Nearly two months after Germany’s general election, talks aimed at forming a three-party coalition between Angela Merkel’s Christian Democrats (CDU/CSU), the Free Democratic party and the Greens have collapsed. The FDP walked out of a late-night round of negotiations on Sunday, saying it had been impossible to reach a compromise on migration and the environment. Unless the three-party deadlock is somehow ended, Germany could go one of three ways: Mrs Merkel might try to form a coalition with the opposition Social Democrats (SPD), which the SPD has ruled out; she might form a minority government, presumably with only one other party, which would be a new experience for postwar Germany; or, new elections might eventually be called.

This is an important moment. Each of these scenarios produces considerable political uncertainty in Europe’s powerhouse. The reverberations are sure to be felt not just in Germany itself, where the impact could be destabilising or could shock the country back together in some way. It is also certain to impact on the EU’s prospects of rebooting its project, at a time when the eurozone, security, migration, Vladimir Putin’s meddling, relations with Turkey, democratic backsliding in Poland and Hungary, and Brexit all need attending to. Monday’s nervous market reaction hinted at some of what is at stake.

Related: German president calls on party leaders to return to coalition talks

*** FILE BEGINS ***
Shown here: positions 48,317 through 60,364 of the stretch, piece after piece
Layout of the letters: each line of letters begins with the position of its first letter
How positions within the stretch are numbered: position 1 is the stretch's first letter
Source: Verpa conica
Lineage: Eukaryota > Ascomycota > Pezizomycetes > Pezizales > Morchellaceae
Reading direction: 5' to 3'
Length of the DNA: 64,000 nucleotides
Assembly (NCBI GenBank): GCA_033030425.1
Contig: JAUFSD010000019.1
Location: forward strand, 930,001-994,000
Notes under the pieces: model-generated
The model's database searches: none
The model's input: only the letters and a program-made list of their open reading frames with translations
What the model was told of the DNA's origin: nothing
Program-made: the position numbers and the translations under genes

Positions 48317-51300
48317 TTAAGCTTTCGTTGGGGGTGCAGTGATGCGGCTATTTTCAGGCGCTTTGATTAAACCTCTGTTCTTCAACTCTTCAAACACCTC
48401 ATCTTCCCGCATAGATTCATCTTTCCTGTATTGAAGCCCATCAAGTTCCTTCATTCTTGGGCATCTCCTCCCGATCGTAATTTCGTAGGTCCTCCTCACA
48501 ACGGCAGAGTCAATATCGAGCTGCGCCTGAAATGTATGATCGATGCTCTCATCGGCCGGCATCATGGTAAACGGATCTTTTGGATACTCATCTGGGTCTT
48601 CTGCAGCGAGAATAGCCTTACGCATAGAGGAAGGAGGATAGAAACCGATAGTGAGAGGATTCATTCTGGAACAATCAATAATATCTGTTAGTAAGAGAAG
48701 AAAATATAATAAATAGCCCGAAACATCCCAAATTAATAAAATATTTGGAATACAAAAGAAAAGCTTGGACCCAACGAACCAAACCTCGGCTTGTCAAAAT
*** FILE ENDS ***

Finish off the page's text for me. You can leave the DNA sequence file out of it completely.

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The Guardian view on the housing crisis: Fiscal Phil’s last chance

https://www.theguardian.com/business/barrattdevelopmentsplay episode download
19 November, by Editorial[ —]
The chancellor claimed there were no unemployed people. That’s 1.4m reasons to do something bold about the catastrophic shortage of homes

The chancellor approaches his second budget on Wednesday from a position of vulnerability. A little like the polar bear on the thawing iceberg, but less cuddly, he is a lonely figure marooned in a shrinking world, the political climate set against him, fundamentally ill-equipped to change it. His unsuitability for the political times in which he finds himself was advertised again on the BBC’s Andrew Marr show on Sunday morning, when he declared that there were no unemployed. No matter that he was trying to make a point about the historic capacity of a growing economy to absorb workers with outdated skills. His single task this week was to give substance to the Tory claim to be the party of the just-managing; instead he accidentally wrote 1.4m people who are looking for work out of the economic picture.

Whatever he now says on Wednesday, those four words, “there are no unemployed”, will hang in the air. They give the lie to the claim that his is a government that intends to change people’s lives for the better. They will – despite the confidence in the future that they imply – empower his critics among the hardline Brexiters who accuse him of broadcasting gloom; and they will reinforce the lack of confidence in Fiscal Phil that emanates from No 10, where the spring budget shambles that led to a U-turn over national insurance contributions will not have been forgotten. This is a chancellor who can’t see the politics in the Treasury spreadsheet.

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The Guardian view on Brexit and the Irish border: Britain’s shameful dereliction | Editorial

19 November, by Editorial[ —]
From the referendum campaign onwards, Brexiters have ignored the dire implications for Ireland. The neglect is a political and moral failure alike